This is not to say, however, that the record is devoid of evidence of sudden heat. Sudden heat is established by showing that the defendant experienced “anger, rage, resentment, or terror sufficient to obscure the reason of an ordinary person, preventing deliberation and premeditation, excluding malice, and rendering a person incapable of cool reflection.” Dearman v. State, 743 N.E.2d 757, 770 (Ind. 2001). Voluntary manslaughter involves an “impetus to kill” which arises “suddenly.” Stevens v. State, 691 N.E.2d 412, 427 (Ind. 1997).
 Here, the jury heard evidence from which it could find that Brantley experienced “terror” sufficient to obscure his reason and that a “sudden impetus to kill” arose. See id. The situation was not limited to mere words. Brantley testified that he heard Bruce say “he was taking care of all of his problems right now” (emphasis added) and Bruce did so as “he came out of the chair” with a shiny object in hand. (Tr. at 592.) Necessarily, Brantley evaluated this verbal taunt and advancing movement in light of the relational background: there had been an ongoing argument between Bruce and Martha over finances and medication, Bruce had refused to allow Martha to leave the living room, Bruce had once choked Martha, he had stabbed himself, and he had a propensity to keep knives near him to open packages. Whatever Brantley's internal processes were, they triggered a rapid response resulting in the discharge of his weapon into Bruce. Whether he acted under justification or provocation is squarely within the realm of the jury's deliberative process. By drafting a “concession,” the instruction distorted the deliberative process.
 It is a classic responsibility of the jury to evaluate the culpability associated with one's actions. In his testimony, Brantley claimed that he was confronted with extreme circumstances. According to his argument, he acted without fault. The jury rejected this claim of self-defense. However, this did not require the jury to ignore the extremities of the situation. It could well have found that Bruce's conduct fell short of that which would cause a reasonable man to fear for his life or the life of another, but nevertheless provoked Brantley to deliberately kill. It was prevented from doing so by the “concession” strategy.
 As there is evidence of provocation and a sudden killing, there is evidence from which the jury could have concluded that Brantley acted in sudden heat. I would find fundamental error in the giving of the erroneous, invasive instruction, find sufficient evidence to permit retrial on the charge of voluntary manslaughter,6 and remand to the trial court.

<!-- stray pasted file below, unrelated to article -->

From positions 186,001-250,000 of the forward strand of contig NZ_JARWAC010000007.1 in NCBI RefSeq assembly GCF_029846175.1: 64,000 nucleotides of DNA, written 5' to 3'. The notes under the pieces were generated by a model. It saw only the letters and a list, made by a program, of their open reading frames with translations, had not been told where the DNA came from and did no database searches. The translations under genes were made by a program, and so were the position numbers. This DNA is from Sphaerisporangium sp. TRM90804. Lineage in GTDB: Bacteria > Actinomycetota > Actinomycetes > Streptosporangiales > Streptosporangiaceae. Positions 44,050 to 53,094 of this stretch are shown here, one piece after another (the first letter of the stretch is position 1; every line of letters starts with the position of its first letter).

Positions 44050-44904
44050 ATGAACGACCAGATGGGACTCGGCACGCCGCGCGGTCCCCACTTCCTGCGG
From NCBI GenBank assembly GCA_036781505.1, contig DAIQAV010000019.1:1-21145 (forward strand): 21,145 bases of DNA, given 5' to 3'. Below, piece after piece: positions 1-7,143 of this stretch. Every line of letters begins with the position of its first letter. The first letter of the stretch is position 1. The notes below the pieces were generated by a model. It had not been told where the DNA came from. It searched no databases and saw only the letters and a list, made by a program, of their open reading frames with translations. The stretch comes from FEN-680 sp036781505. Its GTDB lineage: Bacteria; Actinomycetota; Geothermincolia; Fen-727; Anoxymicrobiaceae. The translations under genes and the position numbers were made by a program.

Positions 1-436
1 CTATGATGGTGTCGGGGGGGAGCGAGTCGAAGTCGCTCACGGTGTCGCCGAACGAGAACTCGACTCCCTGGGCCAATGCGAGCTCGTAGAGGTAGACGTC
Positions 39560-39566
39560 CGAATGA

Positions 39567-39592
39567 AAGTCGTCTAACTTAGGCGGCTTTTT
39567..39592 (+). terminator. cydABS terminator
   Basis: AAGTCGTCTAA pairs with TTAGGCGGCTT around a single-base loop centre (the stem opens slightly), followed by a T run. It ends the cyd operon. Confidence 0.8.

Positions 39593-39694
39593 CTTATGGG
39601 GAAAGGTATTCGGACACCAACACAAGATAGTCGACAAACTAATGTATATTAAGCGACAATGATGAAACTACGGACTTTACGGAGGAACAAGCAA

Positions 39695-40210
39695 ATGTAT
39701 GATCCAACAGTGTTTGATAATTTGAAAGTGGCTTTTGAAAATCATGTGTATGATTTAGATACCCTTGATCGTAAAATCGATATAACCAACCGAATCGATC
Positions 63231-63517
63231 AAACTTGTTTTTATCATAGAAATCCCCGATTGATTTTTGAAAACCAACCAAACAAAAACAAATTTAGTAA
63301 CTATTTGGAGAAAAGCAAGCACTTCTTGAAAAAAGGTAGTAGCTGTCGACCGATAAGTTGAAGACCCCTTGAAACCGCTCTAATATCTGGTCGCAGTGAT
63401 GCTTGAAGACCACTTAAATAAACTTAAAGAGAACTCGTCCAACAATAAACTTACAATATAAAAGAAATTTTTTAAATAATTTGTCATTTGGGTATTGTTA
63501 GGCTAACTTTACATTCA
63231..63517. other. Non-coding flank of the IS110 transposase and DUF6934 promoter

1. It might also be said that the State invited the error in the instruction when it agreed to the instruction that it had “conceded” sudden heat and, thus, that the State should not be allowed to benefit from its own invited error by obtaining a retrial in this case.
2. We disagree with the trial court's assessment that the State “conceded” sudden heat by not charging Brantley with murder. A “concession” is “[t]he voluntary yielding to a demand for the sake of a settlement.” Black's Law Dictionary (10th ed. 2014). Here, Brantley made no demand that he had acted in sudden heat to which the State could have yielded. Rather, the only issue Brantley raised was the issue of self-defense.
3. It is uncontested that the State proved that Brantley knowingly killed Bruce. See I.C. § 35-42-1-3.
4. The only time the State mentioned sudden heat was in the Information defining the charge of voluntary manslaughter.
5. Even if we were to disregard this evidence of Brantley's calm demeanor, we would be left with no evidence at all regarding Brantley's state of mind and, thus, no factual basis to support a reasonable inference that Brantley acted out of “terror.” Slip op. at 4.
6. Brantley cannot be tried on a murder charge. “[I]t has long been held in Indiana that a conviction for voluntary manslaughter is an acquittal of the greater offense of murder.” Watts v. State, 885 N.E.2d 1228, 1232 (Ind. 2008) (citing Clem v. State, 42 Ind. 420, 426 (1873)).
May, J., concurs. Bailey, J., dissents with separate opinion.
Docket No: Court of Appeals Case No. 49A04-1606-CR-1401
Decided: February 24, 2017
Court: Court of Appeals of Indiana.